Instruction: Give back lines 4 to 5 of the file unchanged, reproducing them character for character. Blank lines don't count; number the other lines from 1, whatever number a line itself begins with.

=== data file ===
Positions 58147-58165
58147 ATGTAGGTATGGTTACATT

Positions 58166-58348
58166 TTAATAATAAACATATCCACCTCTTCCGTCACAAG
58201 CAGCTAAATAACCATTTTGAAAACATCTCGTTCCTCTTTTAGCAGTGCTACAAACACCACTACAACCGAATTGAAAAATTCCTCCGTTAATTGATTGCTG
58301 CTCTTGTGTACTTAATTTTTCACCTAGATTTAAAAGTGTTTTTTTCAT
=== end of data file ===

58166 TTAATAATAAACATATCCACCTCTTCCGTCACAAG
58201 CAGCTAAATAACCATTTTGAAAACATCTCGTTCCTCTTTTAGCAGTGCTACAAACACCACTACAACCGAATTGAAAAATTCCTCCGTTAATTGATTGCTG